Today's Daily Tip
If these versions of Headstand present any problems, simply practice Sirsasana I until all of the contraindications have been alleviated. And if you object to falling over (and you will probably fall a lot at first!), then work near a wall.
Start by coming into Sirsasana I (Headstand I), and once you've found your balance, unclasp the hands and release the fingers. Lifting one elbow and wrist, draw the hand forward and place the palm on the ground, into Sirsasana II (Headstand II). The upper arm is horizontal, the forearm vertical. Once you are steady, place the other hand similarly, keeping the forearms parallel to each other. Keep your shoulders away from your ears, which will free the cervical spine and strengthen your upper back and shoulders. Build up to staying here for 3 to 5 minutes.
When you're ready for more, gradually straighten each arm in front of you until they are parallel to each other. The palms should face up and the elbows should extend thoroughly as you come into Mukta Hasta Sirsasana. Keep the shoulders lifted away from the floor—don't let them bunch by the ears. Firm the legs and extend up through the abdominal organs to keep the spine mobile and healthy, especially the cervical spine.
Once you've mastered that, turn the palms down. Slowly widen the arms, moving them away from each other on the floor. Aim first to get them straight out to the sides in line with the shoulder. Learn to balance in that position, which can be very challenging. Once you've mastered that, continue traveling the arms behind you until they are as close to parallel as possible behind your back. Hold for 1 minute in each variation.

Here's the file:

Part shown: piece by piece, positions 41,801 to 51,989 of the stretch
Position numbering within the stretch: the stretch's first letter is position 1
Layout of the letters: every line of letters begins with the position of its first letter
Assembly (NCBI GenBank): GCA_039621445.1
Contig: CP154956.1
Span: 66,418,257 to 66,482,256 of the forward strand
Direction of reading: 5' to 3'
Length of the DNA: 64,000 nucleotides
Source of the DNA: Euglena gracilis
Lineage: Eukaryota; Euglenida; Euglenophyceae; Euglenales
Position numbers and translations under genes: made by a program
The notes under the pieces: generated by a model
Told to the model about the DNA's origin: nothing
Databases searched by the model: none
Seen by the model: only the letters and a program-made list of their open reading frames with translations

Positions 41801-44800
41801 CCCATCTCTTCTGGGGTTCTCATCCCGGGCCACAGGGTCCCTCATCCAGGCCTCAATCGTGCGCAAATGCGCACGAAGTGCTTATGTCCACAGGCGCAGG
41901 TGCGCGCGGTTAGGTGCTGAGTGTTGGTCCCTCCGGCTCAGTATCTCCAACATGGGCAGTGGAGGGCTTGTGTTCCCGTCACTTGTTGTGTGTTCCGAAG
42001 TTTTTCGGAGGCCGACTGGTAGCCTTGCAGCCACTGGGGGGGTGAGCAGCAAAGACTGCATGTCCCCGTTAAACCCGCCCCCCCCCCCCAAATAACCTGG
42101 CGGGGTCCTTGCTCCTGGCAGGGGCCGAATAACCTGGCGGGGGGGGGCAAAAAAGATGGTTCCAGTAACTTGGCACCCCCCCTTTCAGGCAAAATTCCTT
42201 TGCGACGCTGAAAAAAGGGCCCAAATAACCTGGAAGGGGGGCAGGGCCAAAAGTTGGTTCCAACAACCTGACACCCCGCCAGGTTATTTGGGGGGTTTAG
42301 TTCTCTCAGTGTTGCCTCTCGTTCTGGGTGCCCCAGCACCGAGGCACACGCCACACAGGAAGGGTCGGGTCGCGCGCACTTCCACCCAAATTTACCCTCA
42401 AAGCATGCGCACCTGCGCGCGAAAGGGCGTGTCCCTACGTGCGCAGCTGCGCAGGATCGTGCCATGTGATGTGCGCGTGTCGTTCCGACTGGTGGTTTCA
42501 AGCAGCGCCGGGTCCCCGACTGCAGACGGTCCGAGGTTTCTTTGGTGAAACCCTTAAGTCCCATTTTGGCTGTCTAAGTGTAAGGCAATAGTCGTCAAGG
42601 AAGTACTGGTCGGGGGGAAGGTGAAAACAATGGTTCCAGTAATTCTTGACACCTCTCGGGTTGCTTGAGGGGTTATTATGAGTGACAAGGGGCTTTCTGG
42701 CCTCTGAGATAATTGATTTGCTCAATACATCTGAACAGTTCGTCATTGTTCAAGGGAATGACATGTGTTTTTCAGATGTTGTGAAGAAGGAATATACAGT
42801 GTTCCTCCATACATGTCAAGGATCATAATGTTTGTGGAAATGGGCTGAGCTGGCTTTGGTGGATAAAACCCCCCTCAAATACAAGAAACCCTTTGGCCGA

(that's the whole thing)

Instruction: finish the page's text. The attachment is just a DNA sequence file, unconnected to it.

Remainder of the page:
You are now ready to become lords of your cosmic inner dance. This is as much about doing the pose as it is about refraining from participating in anything that might seek to destroy the pose and thus your equilibrium. This means practicing with conviction and sincerity everything you've learned about staying upright. If you sense a stumble coming, gather the strength and inner fortitude you've been building in the other poses and find your balance once again. That is the cosmic dance.
Begin in Tadasana. Find the four corners of your feet, ground them, and prepare them to receive the rotations and strivings of your hip and knee. Remember the sensations of the aja, the goat that springs lightly back and forth, up and down. Observe the strength and length of the inner thighs as they stabilize and ground you, while your torso flies upward. Contrast the potential for power and speed of the shoulder with the delicacy, stability, and control of the scapula you learned in Headstand.
Preparations complete, transfer the weight to the right foot. As you move the head of your right femur deeper into the hip joint and lift the kneecap, recall the presence and force that you had in your previously secure standing poses. Focus on maintaining poise. Refuse to surrender your balance. As you move on in the pose and your balance is threatened, immediately pause, search within, and maintain a relaxed composure until your mind and body announce that they are ready to proceed with the dance.